Border Businesses Keep Calm On NAFTA Negotiations
The North American Free Trade Agreement between the U.S., Mexico and Canada has been in effect for more than two decades. President Donald Trump has promised to renegotiate the deal. During a business expo in Plattsburgh last week, WAMC’s North Country Bureau Chief Pat Bradley discovered that many businesses in the border region aren’t worried about the pending negotiations.
From makeup to manufacturing, tourism to technology, and bankers to broadcasters, more than 200 businesses exhibited their wares and attended a supply chain management summit at the 29th annual Business Expo on Thursday. With the border about 30 miles away, many have Canadian trade ties or are branches of a Canadian-based business.
“We’re owned by Volvo and Volvo did not have a presence really in the United States. So Volvo wanted to build a factory to have a U.S. presence and that’s why Volvo basically picked Plattsburgh and ever since then it’s been a successful journey.” Joey Varin is the human resources business partner for Nova Bus/Prevost, Quebec-based subsidiaries of Volvo. The manufacturing plants are located in the Town of Plattsburgh, which he says gives them a better competitive position in the U.S. Varin says at the plant level, NAFTA renegotiations are not an issue. “If there was concern we’re not hearing it at our level. It’s probably staying up at the corporate level probably through Canada and Sweden. We haven’t heard anything that’s filtered down to our level yet. So to us it’s business as usual and we’re just going to keep putting out those buses.”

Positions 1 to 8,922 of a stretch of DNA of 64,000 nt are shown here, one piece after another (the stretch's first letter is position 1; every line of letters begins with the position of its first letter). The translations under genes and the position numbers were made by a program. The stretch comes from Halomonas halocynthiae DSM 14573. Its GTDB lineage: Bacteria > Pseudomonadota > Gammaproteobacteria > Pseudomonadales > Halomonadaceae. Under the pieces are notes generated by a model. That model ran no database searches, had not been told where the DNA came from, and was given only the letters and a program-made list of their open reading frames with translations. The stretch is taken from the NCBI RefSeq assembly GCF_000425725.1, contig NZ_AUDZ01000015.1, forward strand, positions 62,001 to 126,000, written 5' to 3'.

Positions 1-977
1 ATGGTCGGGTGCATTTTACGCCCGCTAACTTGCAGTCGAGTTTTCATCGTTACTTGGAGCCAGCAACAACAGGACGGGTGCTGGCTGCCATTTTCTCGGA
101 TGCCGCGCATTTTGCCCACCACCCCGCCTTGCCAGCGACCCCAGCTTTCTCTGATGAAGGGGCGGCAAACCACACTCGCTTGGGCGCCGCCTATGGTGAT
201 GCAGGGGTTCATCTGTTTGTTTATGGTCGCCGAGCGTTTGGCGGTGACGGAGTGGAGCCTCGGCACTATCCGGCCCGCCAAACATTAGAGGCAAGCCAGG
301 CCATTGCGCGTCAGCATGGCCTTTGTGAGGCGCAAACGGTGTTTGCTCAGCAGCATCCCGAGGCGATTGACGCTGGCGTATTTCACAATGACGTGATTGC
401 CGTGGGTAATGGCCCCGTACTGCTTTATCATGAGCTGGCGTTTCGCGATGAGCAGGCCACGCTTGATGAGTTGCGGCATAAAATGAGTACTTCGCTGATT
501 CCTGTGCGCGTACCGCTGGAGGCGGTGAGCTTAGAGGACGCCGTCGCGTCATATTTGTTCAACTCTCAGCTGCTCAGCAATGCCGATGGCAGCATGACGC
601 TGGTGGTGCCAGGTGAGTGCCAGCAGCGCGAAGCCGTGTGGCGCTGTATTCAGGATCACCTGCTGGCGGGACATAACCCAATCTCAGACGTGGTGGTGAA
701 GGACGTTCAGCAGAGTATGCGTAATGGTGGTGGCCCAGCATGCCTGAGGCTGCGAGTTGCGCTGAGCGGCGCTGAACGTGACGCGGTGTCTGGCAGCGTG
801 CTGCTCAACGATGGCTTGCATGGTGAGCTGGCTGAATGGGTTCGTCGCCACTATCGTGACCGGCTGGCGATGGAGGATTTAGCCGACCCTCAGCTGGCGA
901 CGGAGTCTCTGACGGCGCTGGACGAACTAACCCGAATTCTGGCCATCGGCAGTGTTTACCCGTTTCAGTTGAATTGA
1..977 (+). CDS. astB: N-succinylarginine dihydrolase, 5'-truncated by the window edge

Rose Computers Account Manager Michael Page is based in South Burlington, Vermont. He does a lot of his tech work remotely. He’s taking a wait and see position with any plan from the president. “He changes his mind all the time. So when he says he’s going to do something until he actually does it I’m not going to bad mouth him, he’s got enough problems. But I can tell you this and these are facts. The tech industry’s going to be short 2 million people. So companies like ours are an absolute must. The manufacturing sector is going to be short 2 million people. I just don’t think he’s going to be able to do all these things that he says he’s going to. So I’ll see what happens.”
Imperial Industrial Park Property Manager Doug Butdorf notes his tenants come from across the U.S., Montreal and China. “When I talk with our tenants the discussion often lends itself to what is the trajectory of the federal policies. And everyone’s standing pat right now. But I do believe there is some action and some preparations being made by our tenants and the businesses that do business here in anticipation of some potential changes. But under the Obama administration there was a lot potential changes that were coming under the HR front. There’s a lot of changes all the time in the world of regulation and business. I don’t see panic from any of our tenants, from any of our international trade friends, from any of our local employees. The only panic I really see is how can I get educated fast enough so that I can participate in the new manufacturing economy.”
Plattsburgh North Country Chamber of Commerce President and CEO Garry Douglas says the general attitude of business on both sides of the border toward a NAFTA renegotiation is not alarmist. “There are updates that can be made. There are ways to enhance it. There are things to be added to it that 20 years ago weren’t really thought of as essential to global business. So actually most people are approaching it, particularly our Canadian friends, from a very positive environment and realizing that most of that angst is directed at the U.S.-Mexican relationship.”
In mid-May the U.S. Trade Representative formally informed Congress of President Trump’s intent to begin renegotiating the NAFTA agreement with Canada and Mexico.